Suffield HAS It!
Lewis Farm, Suffield
Once in a while, I’ll realize that certain things I’ve done for CTMQ are things that not many others have done. Though I’m sure many people have walked all three of the Hartford Audubon properties. So I’m not really sure why I’m writing this introduction they way that I am.
So I’ll stop. But not before mentioning that the Frank Niederwerfer Wildlife Sanctuary in South Windsor used to be a Hartford Audubon Society property as well; it was formerly known as the Idlenot Farm. (Here’s my visit to that place.) The other two HAS properties are Greenstone Hollow in East Granby and Station 43 in South Windsor.
Lewis Farm’s entrance is along Hill Street in Suffield. Fortunately for you, The wonderful Hastings Farm is also on Hill Street (our visits) along with one of the most photogenic barns in the state.
Why is it called Hill Street? Here’s the view east across the road from the sanctury’s entrance.
There are no views within the HAS property itself, but that doesn’t diminish any of the tranquility or purpose of this place.
Almost 90 acres of former farmland that has been reverting to woodland for four or five decades. Mostly wooded, traversed by a stream emerging from a wetland and with a small pond in another low area, it lies at about 150 ft elevation in central Suffield.
Hm. That’s not really selling Lewis Farm. How’s this: HAS has done a wonderful job of maintaining a trail network through this former tobacco farm. I can only assume some of the trees here are much older than 50 years, but the majority of Lewis farm is newer growth woodland.
The birds clearly love the secluded marshes of the property, which are somewhat difficult to get to without muddying one’s feet. Birders surely know to dress properly. I kept my feet dry and walked the main trail down the hill, across the bridge, up the hill to the west end of the property, looped around back to the bridge, checked out a southern loop, and returned up the main trail to my car.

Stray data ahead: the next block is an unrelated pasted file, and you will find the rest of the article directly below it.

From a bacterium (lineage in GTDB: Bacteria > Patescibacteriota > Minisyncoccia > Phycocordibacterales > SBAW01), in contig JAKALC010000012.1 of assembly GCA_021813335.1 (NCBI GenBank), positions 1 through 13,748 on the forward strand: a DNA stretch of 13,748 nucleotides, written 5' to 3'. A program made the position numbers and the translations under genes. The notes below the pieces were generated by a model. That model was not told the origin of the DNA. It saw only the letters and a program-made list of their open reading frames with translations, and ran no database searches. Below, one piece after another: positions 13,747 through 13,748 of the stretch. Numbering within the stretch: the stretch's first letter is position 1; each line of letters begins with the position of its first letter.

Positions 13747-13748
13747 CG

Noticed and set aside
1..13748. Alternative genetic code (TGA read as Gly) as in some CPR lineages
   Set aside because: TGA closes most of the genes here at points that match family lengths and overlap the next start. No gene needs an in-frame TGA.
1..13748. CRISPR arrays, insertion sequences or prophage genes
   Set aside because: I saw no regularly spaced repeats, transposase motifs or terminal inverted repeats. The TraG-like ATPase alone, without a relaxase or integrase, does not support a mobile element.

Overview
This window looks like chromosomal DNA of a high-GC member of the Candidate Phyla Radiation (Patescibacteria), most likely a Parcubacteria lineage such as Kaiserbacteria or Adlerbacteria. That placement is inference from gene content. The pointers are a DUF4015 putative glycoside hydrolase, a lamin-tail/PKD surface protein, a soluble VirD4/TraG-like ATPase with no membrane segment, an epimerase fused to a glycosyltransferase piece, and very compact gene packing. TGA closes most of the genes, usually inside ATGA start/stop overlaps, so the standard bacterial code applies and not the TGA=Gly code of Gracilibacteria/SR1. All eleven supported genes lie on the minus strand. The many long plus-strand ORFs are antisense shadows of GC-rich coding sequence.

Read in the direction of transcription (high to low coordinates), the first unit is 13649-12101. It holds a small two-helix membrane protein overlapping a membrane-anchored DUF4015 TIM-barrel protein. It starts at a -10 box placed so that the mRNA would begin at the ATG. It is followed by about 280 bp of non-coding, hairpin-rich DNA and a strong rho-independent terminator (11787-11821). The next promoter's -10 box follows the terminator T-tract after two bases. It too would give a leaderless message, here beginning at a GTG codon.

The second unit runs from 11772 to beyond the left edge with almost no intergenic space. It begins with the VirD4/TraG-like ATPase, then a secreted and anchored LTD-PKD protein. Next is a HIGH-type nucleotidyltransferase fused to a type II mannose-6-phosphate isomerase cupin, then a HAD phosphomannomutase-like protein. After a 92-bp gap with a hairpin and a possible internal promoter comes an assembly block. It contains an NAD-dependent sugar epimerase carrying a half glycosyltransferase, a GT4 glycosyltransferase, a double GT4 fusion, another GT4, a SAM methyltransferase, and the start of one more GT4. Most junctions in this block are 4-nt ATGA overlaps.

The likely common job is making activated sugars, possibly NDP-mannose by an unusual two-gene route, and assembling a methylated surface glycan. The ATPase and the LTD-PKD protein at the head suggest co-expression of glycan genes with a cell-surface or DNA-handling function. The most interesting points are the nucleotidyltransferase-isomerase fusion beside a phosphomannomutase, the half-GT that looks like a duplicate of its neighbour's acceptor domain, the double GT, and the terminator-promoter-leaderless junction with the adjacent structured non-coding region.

The trails are marked with various colored blazes, but I’ll be honest with you: the system seems a bit difficult to follow. All trails loop back to the wide main trail (which very most likely used to be a farm road) so don’t you worry. The HAS volunteers mow the trails as needed and have (once again) done an incredible job keeping them nice and clear.
The entrance roadway is at 1035 Hill Street. Watch for the sign beautifully restored by Sally Markey. The sign is removed October 25 – to – April 30 for some reason (weather-wear I assume), but it is a very nice sign. Park on the east side of Hill Street for now, although that lot is currently for sale (October 2017).
Remember at the top of this page I started yammering about some things in Connecticut not many have done? I put together this page which I think brings every Audubon everything together into one spot. And I’m pretty sure I’m the first nerd to do that!